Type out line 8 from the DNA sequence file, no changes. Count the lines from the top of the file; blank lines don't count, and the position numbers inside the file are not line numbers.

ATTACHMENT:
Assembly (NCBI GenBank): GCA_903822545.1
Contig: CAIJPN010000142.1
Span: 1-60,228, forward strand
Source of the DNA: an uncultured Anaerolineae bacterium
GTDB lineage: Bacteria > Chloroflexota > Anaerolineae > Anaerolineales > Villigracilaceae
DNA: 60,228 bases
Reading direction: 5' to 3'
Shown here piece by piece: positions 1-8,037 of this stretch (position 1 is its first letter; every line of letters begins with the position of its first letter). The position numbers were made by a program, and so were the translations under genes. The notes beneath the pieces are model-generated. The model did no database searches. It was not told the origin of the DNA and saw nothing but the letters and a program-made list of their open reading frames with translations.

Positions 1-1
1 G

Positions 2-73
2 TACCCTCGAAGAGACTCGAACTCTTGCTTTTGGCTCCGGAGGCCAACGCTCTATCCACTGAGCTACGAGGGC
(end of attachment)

Shown here piece by piece: positions 1-8,037 of this stretch (position 1 is its first letter; every line of letters begins with the position of its first letter). The position numbers were made by a program, and so were the translations under genes. The notes beneath the pieces are model-generated. The model did no database searches. It was not told the origin of the DNA and saw nothing but the letters and a program-made list of their open reading frames with translations.